In Memory of Kavita S. Datla

At the end, here is my desperate search for the beginnings of memories. I turn first to emails but I cannot find a beginning in these emails, even the very first one is already in medias res. I have now searched my emails for all correspondences and they stretch from Berkeley to Chicago to Madison to Berlin to New York. There are dinner invitations and regrets, coffees and lunches, comments on working papers and introductions, links to academic controversies, thoughts on tenures and promotions, exchanges of meanings of esoteric Urdu words and phrases, discussions of new books, always. There is a photograph that I have in my memory– but not in my possession– from somewhere in 2002/03/04 at the annual South Asia conference at Berkeley. The photograph is taken at night and in the haze of bad light and smoke, I see Kavita standing alongside friends. I am not sure this memory of a photograph is not an invention but I keep looking for it nonetheless.

Kavita Datla was an Associate Professor at Mt Holoyoke. She was the author of The Language of Secular Islam: Urdu Nationalism and Colonial India (2013). You can read my interview with her at the publication of her book in 2013. Her most recent article, The Origins of Indirect Rule in India: Hyderabad and the British Imperial Order evolved the arguments regarding indirect rule and sovereign rights– of states and peoples– outside of European political history. This was part of her new work that she completed even as the illness claimed her. She passed away yesterday after nearly three year battle with cancer.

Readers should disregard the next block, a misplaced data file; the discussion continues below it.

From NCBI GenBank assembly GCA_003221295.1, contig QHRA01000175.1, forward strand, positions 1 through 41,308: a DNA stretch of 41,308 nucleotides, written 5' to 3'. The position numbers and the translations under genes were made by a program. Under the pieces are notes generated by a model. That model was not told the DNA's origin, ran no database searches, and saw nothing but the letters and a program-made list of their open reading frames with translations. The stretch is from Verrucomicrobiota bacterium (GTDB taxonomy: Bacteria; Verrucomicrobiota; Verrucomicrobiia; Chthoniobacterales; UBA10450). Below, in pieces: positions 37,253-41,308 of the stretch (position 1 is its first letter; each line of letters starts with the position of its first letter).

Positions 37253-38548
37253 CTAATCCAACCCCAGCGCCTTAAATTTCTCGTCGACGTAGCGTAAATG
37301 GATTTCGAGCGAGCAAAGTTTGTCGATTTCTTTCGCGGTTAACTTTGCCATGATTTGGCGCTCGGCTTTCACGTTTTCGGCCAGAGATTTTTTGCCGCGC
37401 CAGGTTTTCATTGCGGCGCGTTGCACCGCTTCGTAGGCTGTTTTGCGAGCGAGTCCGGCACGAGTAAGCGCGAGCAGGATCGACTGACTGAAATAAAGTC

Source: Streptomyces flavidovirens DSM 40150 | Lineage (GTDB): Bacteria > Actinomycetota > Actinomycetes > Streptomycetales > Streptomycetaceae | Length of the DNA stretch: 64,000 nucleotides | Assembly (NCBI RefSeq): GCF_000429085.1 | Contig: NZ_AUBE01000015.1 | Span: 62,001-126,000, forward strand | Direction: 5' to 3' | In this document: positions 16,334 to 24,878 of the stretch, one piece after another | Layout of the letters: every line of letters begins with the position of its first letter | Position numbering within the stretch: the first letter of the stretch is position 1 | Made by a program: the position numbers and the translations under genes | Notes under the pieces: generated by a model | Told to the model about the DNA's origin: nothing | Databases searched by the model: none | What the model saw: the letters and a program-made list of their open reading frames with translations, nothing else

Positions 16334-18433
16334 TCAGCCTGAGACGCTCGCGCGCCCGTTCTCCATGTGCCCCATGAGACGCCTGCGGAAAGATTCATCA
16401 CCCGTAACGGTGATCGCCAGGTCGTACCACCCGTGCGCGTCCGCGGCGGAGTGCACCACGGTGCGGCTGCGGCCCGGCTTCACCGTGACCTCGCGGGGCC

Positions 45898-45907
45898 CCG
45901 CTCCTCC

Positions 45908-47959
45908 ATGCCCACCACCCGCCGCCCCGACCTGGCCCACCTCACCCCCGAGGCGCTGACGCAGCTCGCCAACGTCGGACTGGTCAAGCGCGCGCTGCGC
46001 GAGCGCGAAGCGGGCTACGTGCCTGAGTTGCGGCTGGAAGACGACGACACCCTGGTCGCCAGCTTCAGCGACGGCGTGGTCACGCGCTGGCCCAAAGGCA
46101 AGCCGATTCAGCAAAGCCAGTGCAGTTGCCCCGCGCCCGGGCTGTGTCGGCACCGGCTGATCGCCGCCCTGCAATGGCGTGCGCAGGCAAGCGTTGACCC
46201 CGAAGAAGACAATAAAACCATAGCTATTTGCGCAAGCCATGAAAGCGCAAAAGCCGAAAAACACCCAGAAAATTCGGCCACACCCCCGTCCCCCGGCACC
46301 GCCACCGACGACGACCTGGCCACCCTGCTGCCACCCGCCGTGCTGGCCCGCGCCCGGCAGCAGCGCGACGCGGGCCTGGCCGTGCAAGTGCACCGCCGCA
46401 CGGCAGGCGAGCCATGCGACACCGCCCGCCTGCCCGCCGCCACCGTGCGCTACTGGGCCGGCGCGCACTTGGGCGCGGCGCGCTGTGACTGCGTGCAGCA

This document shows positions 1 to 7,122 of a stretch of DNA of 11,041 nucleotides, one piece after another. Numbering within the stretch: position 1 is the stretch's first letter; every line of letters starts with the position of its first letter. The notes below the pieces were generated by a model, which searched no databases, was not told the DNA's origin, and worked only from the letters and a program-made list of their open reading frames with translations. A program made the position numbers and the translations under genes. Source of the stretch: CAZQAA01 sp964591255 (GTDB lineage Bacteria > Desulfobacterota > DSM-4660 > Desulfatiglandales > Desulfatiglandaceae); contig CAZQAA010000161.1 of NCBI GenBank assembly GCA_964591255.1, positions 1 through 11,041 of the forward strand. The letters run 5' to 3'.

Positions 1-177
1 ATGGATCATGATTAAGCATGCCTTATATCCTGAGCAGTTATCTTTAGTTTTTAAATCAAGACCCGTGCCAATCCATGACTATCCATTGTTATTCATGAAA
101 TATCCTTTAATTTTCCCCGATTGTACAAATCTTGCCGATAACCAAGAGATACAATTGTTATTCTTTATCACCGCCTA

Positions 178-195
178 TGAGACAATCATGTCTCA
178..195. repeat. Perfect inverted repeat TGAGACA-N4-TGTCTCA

I am in sorrow and I offer my condolences to the loved ones, colleagues, and family of Kavita. She was the finest mind, the best read scholar I ever met, and the kindest to both arguments and humans. The loss to the field of South Asian history is tremendous, but I also mourn, alongside her loved ones, at our loss of her beautiful heart.

update 08/01: A tribute to Kavita Datla at H-Asia.

3 Replies to “In Memory of Kavita S. Datla”

  1. Kavita was an exceptional scholar and always generous in her relationships with friends and colleagues. I miss our days back at Berkeley and deeply regret to have been out of touch for such a long time. We are all mourning her loss. Thanks Manan for your heartfelt words. My condolences to all friends and her family.

  2. Thank you for this heartfelt tribute to Kavita, Manan. She really was a luminescent person in her generosity and insights and capaciousness. A loss to greatly mourn.

  3. So very sad & heartbreaking. I can’t believe it that she’s no more. 😭She was my friend & classmate during Masters when we studied modern Indian history in JNU, New Delhi from 1997-1999.

    A beautiful human being, always helpful, kind & supportive. We lost touch over the years- with I being in India & she in the US. I regret now not speaking to her. Wish I could have spoken to her at least once in the past few months. I will miss her esp. her loud, spontaneous & infectious laughter.

    A fine, hardworking young & inspiring scholar who loved her work & gave it her best. So courageous. My heartfelt condolences to her parents, family & friends.

    Radhika Khajuria
    New Delhi, India

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